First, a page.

National 10.9.2016 08:15 am

Bishop wants gay hater out

Retired Anglican Archbishop Njongonkulu Ndungane

Retired Anglican Archbishop Njongonkulu Ndungane

Ndungane says the American pastor could learn from the African concept of ubuntu, in which we respect others even if we differ from them.

Anglican Archbishop Emeritus Njongonkulu Ndungane has called on the South African government to deny entry to the country to controversial American pastor Steven Anderson, who has an openly anti-gay stance.

He made the call on Thursday evening after Anderson labelled the Minister of Home Affairs, Malusi Gigaba, a “sodomite” in a video broadcast. Anderson, of the Faithful Word Baptist Church in the United States of America, is outspoken in his anti-gay views and achieved notoriety when he welcomed the tragic Dallas gay night-club shooting earlier this year as having “rid the world of 50 sodomites”.

“Our Constitution, of which we are all immensely proud, makes it quite clear that there will be no discrimination against people of a different sexuality. Neither does it allow hate speech in South Africa. How, then can we allow such an openly homophobic and anti-gay person the right to speak on public platforms in our country?” Ndungane said.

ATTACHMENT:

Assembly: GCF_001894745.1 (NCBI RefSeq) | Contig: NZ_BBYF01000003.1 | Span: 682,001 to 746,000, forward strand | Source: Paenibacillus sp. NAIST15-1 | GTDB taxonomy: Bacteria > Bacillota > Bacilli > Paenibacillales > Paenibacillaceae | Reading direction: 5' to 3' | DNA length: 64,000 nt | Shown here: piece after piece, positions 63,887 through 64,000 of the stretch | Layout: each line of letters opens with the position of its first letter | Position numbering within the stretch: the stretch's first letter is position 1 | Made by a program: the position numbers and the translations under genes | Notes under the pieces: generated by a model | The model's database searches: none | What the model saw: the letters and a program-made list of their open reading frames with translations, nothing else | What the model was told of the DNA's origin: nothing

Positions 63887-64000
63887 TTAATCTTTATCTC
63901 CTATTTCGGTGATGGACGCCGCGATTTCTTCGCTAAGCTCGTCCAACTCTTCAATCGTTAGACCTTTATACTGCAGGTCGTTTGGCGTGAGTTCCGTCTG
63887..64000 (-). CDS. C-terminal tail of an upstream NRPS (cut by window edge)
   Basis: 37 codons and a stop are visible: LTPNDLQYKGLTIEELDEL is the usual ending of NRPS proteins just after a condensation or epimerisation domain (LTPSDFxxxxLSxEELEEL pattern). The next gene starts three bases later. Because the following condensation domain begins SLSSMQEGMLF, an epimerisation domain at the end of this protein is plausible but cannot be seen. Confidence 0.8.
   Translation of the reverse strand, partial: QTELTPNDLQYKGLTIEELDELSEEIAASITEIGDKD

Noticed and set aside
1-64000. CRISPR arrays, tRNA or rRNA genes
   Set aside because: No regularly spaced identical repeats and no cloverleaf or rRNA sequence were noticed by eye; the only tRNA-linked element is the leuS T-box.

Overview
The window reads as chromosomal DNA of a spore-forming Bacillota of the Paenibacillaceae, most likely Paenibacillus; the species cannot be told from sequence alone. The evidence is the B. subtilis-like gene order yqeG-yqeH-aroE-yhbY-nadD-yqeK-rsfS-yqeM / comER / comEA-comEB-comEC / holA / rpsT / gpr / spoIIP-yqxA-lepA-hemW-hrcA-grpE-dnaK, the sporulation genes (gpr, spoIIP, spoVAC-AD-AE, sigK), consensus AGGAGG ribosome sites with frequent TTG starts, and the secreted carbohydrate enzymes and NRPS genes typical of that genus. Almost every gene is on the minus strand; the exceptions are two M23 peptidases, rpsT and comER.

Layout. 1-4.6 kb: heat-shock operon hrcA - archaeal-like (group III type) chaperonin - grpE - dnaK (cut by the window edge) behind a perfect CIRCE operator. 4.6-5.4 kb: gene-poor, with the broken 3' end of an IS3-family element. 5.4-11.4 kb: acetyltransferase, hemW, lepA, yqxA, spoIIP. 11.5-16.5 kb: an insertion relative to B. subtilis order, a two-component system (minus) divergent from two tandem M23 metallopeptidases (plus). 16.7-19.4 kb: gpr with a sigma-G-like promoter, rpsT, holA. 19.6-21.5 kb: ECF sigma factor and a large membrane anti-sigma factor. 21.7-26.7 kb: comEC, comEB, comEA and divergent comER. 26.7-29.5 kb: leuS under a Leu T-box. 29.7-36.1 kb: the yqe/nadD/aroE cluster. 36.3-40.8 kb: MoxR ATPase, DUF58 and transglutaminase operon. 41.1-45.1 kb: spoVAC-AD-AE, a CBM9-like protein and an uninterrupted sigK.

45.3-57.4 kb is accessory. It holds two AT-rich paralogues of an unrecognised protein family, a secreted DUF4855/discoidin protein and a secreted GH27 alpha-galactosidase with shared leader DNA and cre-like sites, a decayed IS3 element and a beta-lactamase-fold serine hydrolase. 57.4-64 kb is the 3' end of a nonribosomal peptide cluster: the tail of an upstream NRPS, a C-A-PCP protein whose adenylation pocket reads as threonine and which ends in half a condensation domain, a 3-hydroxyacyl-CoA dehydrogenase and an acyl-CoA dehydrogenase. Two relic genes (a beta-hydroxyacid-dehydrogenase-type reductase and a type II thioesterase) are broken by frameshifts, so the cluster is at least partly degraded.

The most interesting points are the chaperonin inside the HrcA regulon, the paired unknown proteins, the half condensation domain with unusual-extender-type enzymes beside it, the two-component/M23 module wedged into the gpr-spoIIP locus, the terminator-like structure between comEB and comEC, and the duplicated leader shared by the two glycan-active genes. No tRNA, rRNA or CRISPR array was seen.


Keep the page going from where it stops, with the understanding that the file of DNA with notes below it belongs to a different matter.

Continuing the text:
He added that he failed to see the logic of refusing entry to a human rights activist such as the Dali Lama, as the government had done previously, and yet allowing someone such as Anderson entry, albeit with conditions.

“South Africa is a society facing many challenges, including that of poverty. We don’t need to have a man such as Pastor Anderson stirring up conflict and division through hate speech. I therefore call on Minister Gigaba to deny him entry to the country.

“I also call on Pastor Anderson to immediately apologise to Minister Gigaba for having insulted him on his video. He would do well to learn from the African concept of ubuntu, in which we respect others even if we differ from them.”

Anderson’s entry to South Africa has been vehemently opposed by human rights organisations and gay rights groups, which met with the pastor earlier this week to discuss their grievances.

Ndungane has been actively outspoken in moves to get the Church to be more accepting of gay people.


today in print